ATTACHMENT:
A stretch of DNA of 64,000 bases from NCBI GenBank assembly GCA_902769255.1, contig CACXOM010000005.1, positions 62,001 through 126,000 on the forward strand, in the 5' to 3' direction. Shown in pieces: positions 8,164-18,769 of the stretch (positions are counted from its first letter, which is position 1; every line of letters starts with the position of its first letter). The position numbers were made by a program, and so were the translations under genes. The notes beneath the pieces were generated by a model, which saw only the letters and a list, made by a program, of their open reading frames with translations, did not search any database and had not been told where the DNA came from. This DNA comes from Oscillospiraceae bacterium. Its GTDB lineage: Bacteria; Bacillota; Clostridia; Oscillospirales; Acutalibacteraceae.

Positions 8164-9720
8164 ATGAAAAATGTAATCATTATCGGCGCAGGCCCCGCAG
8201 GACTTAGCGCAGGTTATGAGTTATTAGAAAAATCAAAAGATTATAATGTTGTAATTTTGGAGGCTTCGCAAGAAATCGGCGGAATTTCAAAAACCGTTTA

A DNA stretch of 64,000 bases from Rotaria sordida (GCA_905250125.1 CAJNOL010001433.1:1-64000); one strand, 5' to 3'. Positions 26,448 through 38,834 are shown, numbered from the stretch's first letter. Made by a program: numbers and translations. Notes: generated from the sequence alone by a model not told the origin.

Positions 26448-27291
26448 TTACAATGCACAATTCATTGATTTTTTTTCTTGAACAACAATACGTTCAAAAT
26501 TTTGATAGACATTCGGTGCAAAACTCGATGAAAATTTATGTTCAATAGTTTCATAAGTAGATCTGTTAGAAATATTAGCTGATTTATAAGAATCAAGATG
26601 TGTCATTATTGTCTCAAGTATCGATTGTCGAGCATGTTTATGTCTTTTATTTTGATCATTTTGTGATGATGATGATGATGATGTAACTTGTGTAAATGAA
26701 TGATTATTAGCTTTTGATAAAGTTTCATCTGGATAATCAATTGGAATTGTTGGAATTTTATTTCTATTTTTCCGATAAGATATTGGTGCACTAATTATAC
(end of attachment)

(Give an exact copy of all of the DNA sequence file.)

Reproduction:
A stretch of DNA of 64,000 bases from NCBI GenBank assembly GCA_902769255.1, contig CACXOM010000005.1, positions 62,001 through 126,000 on the forward strand, in the 5' to 3' direction. Shown in pieces: positions 8,164-18,769 of the stretch (positions are counted from its first letter, which is position 1; every line of letters starts with the position of its first letter). The position numbers were made by a program, and so were the translations under genes. The notes beneath the pieces were generated by a model, which saw only the letters and a list, made by a program, of their open reading frames with translations, did not search any database and had not been told where the DNA came from. This DNA comes from Oscillospiraceae bacterium. Its GTDB lineage: Bacteria; Bacillota; Clostridia; Oscillospirales; Acutalibacteraceae.

Positions 8164-9720
8164 ATGAAAAATGTAATCATTATCGGCGCAGGCCCCGCAG
8201 GACTTAGCGCAGGTTATGAGTTATTAGAAAAATCAAAAGATTATAATGTTGTAATTTTGGAGGCTTCGCAAGAAATCGGCGGAATTTCAAAAACCGTTTA

A DNA stretch of 64,000 bases from Rotaria sordida (GCA_905250125.1 CAJNOL010001433.1:1-64000); one strand, 5' to 3'. Positions 26,448 through 38,834 are shown, numbered from the stretch's first letter. Made by a program: numbers and translations. Notes: generated from the sequence alone by a model not told the origin.

Positions 26448-27291
26448 TTACAATGCACAATTCATTGATTTTTTTTCTTGAACAACAATACGTTCAAAAT
26501 TTTGATAGACATTCGGTGCAAAACTCGATGAAAATTTATGTTCAATAGTTTCATAAGTAGATCTGTTAGAAATATTAGCTGATTTATAAGAATCAAGATG
26601 TGTCATTATTGTCTCAAGTATCGATTGTCGAGCATGTTTATGTCTTTTATTTTGATCATTTTGTGATGATGATGATGATGATGTAACTTGTGTAAATGAA
26701 TGATTATTAGCTTTTGATAAAGTTTCATCTGGATAATCAATTGGAATTGTTGGAATTTTATTTCTATTTTTCCGATAAGATATTGGTGCACTAATTATAC